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Leonard Bagalwa watched as the rebel officers who had captured him and forced him to train as a child soldier walked away to drink at a shop. With his captors’ backs turned, he heard a voice in his mind repeat, “You need to run.”
Though unfamiliar with this part of the Democratic Republic of the Congo (DRC), 17-year-old Leonard told his friends of his feeling. The officers at the shop had guns and were known for their merciless lack of feeling for life, especially towards the child soldiers they had taken and trained on the island of Idwji. Leonard had seen boys killed for even the slightest disobedience.
Yet the voice pressed upon his mind. “You need to run.” With all the courage he had, he looked towards the bush and took off running. Voices and footsteps crashed through the jungle behind him, but he kept running, not daring to look back, but with no idea of which direction to run in. He only knew he had to follow his feeling.
Six months earlier (in 1997), a rebel group made up of Rwandan invaders and local rebel militia had come through Leonard’s village and kidnapped him as he walked home from school. After the 1994 genocide in neighboring Rwanda, both Rwandan refugees and génocidaires (those responsible for the mass killings) had come into the DRC, causing extreme tension for the local agrarian border tribes. The First Congo War of 1996-1997 resulted.
The rebel’s goal was to overthrow the government and instate a new president through violent means. Leonard’s whole life was caught up in the crossfire, and while his kidnapping had been reported on the news, his community did not search for him, assuming he had been murdered.
Unbeknownst to Leonard, he had run away from the rebel forces and into Virunga National Park—a game reserve with lions, elephants and gorillas. Though he ran for hours through land no game ranger would ever enter without being armed, no lurking lion or territorial elephant troubled his journey. He only discovered the nature of the dangerous terrain he had been traveling through when he began hearing voices ahead in the bush.
Wary, but in dire need of food and help, Leonard walked into the clearing to find a group of indigenous pigmy people, which he described as, “very short people—shorter than me—but with long arms…they can touch their toes while standing up.” The pigmies told him he was in a game park and that the rebel group nearby knew where they were. They told him that if they took him in they would be killed, too. Leonard’s meeting with the pigmies was short, but they gave him wild game meat and pointed him in the right direction to find his way home, telling him it was a six-day journey.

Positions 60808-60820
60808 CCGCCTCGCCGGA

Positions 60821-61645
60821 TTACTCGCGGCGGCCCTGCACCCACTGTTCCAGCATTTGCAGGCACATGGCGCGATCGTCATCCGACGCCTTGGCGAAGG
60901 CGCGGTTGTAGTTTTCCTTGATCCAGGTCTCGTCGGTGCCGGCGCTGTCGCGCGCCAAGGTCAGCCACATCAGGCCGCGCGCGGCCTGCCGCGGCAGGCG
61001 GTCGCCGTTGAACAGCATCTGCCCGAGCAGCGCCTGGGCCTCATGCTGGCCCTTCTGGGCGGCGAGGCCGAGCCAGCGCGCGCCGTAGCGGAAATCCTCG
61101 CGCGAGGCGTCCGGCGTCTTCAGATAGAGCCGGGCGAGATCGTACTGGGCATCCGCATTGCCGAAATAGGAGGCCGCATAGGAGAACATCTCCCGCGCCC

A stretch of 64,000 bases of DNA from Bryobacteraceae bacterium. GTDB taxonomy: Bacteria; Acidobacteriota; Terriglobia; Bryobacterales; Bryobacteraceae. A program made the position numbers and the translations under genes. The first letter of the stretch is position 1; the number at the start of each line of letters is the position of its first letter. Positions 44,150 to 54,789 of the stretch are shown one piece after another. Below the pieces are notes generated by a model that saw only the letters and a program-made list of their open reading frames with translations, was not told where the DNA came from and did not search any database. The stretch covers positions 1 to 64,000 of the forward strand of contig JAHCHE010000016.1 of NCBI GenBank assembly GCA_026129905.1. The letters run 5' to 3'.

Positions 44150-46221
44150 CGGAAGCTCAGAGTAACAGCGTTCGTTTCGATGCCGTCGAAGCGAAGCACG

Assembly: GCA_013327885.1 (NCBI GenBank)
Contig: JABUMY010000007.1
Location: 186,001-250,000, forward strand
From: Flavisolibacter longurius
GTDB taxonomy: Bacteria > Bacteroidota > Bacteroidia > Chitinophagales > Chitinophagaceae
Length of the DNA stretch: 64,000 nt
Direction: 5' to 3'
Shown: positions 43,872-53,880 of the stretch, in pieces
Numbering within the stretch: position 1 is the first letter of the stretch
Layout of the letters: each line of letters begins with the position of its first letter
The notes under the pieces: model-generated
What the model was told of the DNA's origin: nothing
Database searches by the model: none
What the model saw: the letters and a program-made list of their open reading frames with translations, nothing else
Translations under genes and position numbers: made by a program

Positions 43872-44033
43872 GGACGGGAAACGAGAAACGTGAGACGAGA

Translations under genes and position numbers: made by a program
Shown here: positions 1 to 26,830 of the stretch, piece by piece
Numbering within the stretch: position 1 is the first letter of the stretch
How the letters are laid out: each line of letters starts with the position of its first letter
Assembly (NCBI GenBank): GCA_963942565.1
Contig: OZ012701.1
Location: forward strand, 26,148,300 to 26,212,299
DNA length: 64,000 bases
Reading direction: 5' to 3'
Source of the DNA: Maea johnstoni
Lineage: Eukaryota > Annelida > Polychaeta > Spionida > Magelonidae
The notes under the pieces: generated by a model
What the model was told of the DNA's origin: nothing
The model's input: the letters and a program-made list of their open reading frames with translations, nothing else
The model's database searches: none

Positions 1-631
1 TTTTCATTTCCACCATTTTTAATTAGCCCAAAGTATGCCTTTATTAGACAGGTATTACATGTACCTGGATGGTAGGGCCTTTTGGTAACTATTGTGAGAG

Having gone through so much trauma and getting very little to eat, Leonard thought it a miracle that he made this six-day journey in four days. After suffering for months, he finally walked up to his front door and knocked in anticipation. When the door opened, his mother’s eyes met his and she immediately slammed the door. He knocked again. “Who are you?” his mother shouted out defensively. “I am your son. You forgot about me?” Leonard said. “You are dead,” she said.
When his mother finally opened the door, he explained where he had been for the past six months and his mother wept. She told him the rebels had shot his two brothers while he was gone. Their bodies were not yet buried. “You cannot stay here,” she said.
Before Leonard could even stay one hour in his mother’s house, she wiped her tears from her cheeks, got her shoes and told him to follow her. They walked through the village and arrived at the Catholic compound where priests greeted him. They knew his story from the news and immediately put him in a car with six others to take him to a city eight hours away.
“In all this, I can just tell you, it was God’s plan,” Leonard said. “It was not my mother’s plan. It wasn’t the priests’ plan. Because there is no way they could have planned this in one evening. She didn’t know I would arrive home that day. Somebody was watching me. Somebody was planning ahead of me.”
Through the priests’ kindness, he caught a boat to Tanzania, they gave him $100 (USD), and they found a hotel for him in Tanzania to stay in while he decided where to go from there. Though he only had enough for two night’s stay at the hotel, the hotel manager let him stay another three nights in the lobby.
After those five days, he caught a bus and crossed the border into Malawi where the bus dropped him and another man named Christian at the border. In one week, he had gone from being imprisoned in a rebel camp to arriving in Malawi, and he hadn’t even had a moment to process all that had happened. He didn’t know when he would see his mother again or if she would be safe. Would he ever see his home village again?
The two young men walked through the bush, not knowing where to go next, when a group of men ambushed them, beat them and stole everything they had, including the clothes off their backs. Leonard lay there in the dark ready to accept death when he heard a voice press on his mind saying, “Go to the road.”
With all of the physical and emotional strength he could gather inside himself, he and Christian got up and made their way through the bush to a road. Leonard assumed he would die there, thinking “at least someone will be able to find my body and bring it home to my mother”, but in the distance there appeared a pair of headlights coming towards them.
Leonard waived at the car, forgetting his bruised and naked body, and a man pulled up in a white Toyota Camry. “Are you guys human or what?” the man said. “What happened to you?” After explaining their situation, the man agreed to take them south to Dzaleka Refugee Camp.
Leonard woke up every morning at 4a.m. and walked. Though the land where the refugee camp now stood was once where the Malawian government executed prisoners, and refugees thought the place to be haunted, the early morning was the only time he could walk peacefully and not face the realities of the poor conditions in the camp. Food distributed by the camp was served directly into residents’ hands, making the size of your hand the measure of your allotment. Very few people had any opportunity for work, leaving them helpless to the handouts of government agencies.